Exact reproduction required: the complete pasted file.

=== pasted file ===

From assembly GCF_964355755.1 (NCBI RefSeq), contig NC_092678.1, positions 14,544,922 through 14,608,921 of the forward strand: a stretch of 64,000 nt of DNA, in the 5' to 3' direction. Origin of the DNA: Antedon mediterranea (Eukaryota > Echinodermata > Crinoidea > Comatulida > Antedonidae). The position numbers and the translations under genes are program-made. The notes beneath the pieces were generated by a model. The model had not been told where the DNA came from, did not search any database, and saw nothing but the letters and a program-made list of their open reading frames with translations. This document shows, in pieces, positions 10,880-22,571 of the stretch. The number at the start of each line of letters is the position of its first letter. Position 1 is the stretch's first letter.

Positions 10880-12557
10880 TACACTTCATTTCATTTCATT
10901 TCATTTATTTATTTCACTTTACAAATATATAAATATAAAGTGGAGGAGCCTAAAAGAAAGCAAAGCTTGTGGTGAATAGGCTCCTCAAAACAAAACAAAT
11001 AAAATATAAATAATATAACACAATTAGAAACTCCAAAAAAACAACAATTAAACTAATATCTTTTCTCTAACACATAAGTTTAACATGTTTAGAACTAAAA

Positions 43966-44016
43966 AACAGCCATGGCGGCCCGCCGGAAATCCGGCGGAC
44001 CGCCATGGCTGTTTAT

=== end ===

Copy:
From assembly GCF_964355755.1 (NCBI RefSeq), contig NC_092678.1, positions 14,544,922 through 14,608,921 of the forward strand: a stretch of 64,000 nt of DNA, in the 5' to 3' direction. Origin of the DNA: Antedon mediterranea (Eukaryota > Echinodermata > Crinoidea > Comatulida > Antedonidae). The position numbers and the translations under genes are program-made. The notes beneath the pieces were generated by a model. The model had not been told where the DNA came from, did not search any database, and saw nothing but the letters and a program-made list of their open reading frames with translations. This document shows, in pieces, positions 10,880-22,571 of the stretch. The number at the start of each line of letters is the position of its first letter. Position 1 is the stretch's first letter.

Positions 10880-12557
10880 TACACTTCATTTCATTTCATT
10901 TCATTTATTTATTTCACTTTACAAATATATAAATATAAAGTGGAGGAGCCTAAAAGAAAGCAAAGCTTGTGGTGAATAGGCTCCTCAAAACAAAACAAAT
11001 AAAATATAAATAATATAACACAATTAGAAACTCCAAAAAAACAACAATTAAACTAATATCTTTTCTCTAACACATAAGTTTAACATGTTTAGAACTAAAA

Positions 43966-44016
43966 AACAGCCATGGCGGCCCGCCGGAAATCCGGCGGAC
44001 CGCCATGGCTGTTTAT